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Hepatogastroenterology. 2012 Jun;59(116):960-4. doi: 10.5754/hge12189.

Intraperitoneal and intravenous chemotherapy in peritoneal carcinomatosis.

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  • 1Department of Investigational Cancer Therapeutics, University of Texas MD Anderson Cancer Center, Houston, TX, USA. atsimber@mdanderson.org

Abstract

BACKGROUND/AIMS:

We conducted a phase I trial of IP oxaliplatin and paclitaxel with IV paclitaxel and bevacizumab in patients with peritoneal carcinomatosis.

METHODOLOGY:

Patients received IV bevacizumab (2.5mg/kg) over 1 hour (day 1), then IV paclitaxel (110 mg/m2) 24-hr-infusion (day 1) and IP oxaliplatin (25-40 mg/m2) (day 2), and IP paclitaxel (30-60 mg/m2) (day 8 from cycle 2 onwards). A '3+3' design was used.

RESULTS:

Nineteen patients were treated (median age 60 years; 10 women, 9 men; median number of prior therapies 3). Primary tumors were colorectal (n=9), signet ring carcinoma (n=2), gastric (n=2), ovarian (n=2) and others (n=4). The maximum tolerated doses (MTD) of IP oxaliplatin and IP paclitaxel were 25mg/m2 and 60 mg/ m2, respectively. Nine (47%) patients reported no toxicities >grade 2. Two patients receiving IP oxaliplatin 40 mg/m2 and IP paclitaxel 60 mg/m2 had dose limiting toxicities (DLT) of grade 3 diarrhea/dehydration and febrile neutropenia. Toxicities included abdominal pain (n=14), nausea (n=10) and constipation (n=7). Of 12 patients restaged at 2 months, 7 (58%) had stable disease (SD) including 2 (17%) who had SD for >4 months.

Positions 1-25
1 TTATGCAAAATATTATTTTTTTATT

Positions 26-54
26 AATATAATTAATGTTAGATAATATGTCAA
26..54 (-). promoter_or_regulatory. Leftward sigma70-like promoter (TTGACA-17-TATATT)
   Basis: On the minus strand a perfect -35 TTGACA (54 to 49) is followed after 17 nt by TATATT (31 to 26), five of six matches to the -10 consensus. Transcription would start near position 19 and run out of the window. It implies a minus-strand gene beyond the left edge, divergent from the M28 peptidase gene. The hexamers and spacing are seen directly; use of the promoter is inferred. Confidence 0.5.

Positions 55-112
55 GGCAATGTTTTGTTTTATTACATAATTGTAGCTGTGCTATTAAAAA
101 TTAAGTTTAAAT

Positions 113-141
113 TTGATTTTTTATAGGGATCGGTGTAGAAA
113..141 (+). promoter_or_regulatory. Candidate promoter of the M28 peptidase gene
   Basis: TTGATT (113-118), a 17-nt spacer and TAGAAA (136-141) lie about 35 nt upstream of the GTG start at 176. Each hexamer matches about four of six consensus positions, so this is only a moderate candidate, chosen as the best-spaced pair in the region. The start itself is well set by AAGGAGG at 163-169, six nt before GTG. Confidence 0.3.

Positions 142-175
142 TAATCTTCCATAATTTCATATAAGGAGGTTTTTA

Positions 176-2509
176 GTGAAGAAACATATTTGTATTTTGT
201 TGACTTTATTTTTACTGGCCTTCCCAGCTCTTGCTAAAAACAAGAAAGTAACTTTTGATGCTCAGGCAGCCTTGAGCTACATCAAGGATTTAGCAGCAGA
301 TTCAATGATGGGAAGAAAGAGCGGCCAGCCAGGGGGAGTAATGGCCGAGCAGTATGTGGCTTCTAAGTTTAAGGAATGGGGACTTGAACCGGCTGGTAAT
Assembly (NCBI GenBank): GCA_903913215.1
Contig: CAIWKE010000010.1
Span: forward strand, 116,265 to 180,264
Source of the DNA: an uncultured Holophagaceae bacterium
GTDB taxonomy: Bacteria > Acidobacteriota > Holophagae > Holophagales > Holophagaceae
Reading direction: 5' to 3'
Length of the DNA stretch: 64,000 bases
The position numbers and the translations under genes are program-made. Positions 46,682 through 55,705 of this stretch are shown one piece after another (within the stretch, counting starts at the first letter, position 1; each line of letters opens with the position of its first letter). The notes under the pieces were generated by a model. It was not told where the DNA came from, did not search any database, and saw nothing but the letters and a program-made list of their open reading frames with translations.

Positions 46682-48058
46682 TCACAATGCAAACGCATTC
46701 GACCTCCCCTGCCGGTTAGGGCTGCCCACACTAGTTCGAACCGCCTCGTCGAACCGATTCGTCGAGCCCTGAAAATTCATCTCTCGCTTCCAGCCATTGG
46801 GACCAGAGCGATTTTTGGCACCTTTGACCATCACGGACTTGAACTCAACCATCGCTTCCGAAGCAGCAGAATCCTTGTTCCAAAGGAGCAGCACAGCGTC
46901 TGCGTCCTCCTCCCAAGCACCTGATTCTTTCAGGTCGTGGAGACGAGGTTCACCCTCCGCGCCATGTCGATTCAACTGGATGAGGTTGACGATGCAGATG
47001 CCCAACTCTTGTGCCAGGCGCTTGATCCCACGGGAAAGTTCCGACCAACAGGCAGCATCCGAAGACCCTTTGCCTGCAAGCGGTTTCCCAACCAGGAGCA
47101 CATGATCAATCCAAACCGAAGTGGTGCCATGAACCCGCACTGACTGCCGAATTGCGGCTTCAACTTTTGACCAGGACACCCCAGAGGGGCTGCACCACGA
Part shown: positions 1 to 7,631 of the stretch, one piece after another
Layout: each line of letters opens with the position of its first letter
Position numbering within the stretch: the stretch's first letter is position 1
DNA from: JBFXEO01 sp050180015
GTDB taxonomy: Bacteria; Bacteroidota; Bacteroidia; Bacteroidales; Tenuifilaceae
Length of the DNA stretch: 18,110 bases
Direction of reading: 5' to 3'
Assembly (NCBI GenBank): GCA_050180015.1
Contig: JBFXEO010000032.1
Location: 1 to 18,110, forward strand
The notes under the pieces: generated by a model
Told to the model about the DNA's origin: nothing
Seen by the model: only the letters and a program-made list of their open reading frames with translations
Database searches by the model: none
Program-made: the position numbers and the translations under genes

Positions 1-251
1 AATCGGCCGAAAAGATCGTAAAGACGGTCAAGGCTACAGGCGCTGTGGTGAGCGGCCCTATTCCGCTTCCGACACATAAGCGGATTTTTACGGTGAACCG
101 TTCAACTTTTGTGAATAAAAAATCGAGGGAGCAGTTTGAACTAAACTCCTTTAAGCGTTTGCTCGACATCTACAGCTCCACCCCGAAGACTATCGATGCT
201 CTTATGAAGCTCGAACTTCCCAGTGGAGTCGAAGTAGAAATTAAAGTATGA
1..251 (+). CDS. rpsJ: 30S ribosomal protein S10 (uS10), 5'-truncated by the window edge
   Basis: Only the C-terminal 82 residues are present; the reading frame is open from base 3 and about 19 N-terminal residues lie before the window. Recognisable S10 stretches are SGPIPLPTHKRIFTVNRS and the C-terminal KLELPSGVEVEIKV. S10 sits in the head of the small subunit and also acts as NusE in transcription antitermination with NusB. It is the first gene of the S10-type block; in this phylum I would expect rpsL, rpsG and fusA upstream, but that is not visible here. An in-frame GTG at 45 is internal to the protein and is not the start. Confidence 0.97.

CONCLUSIONS:

IP paclitaxel and IP oxaliplatin can be given safely at 60 mg/m2 and 25mg/m2, respectively.

PMID:
22580643
[PubMed - indexed for MEDLINE]
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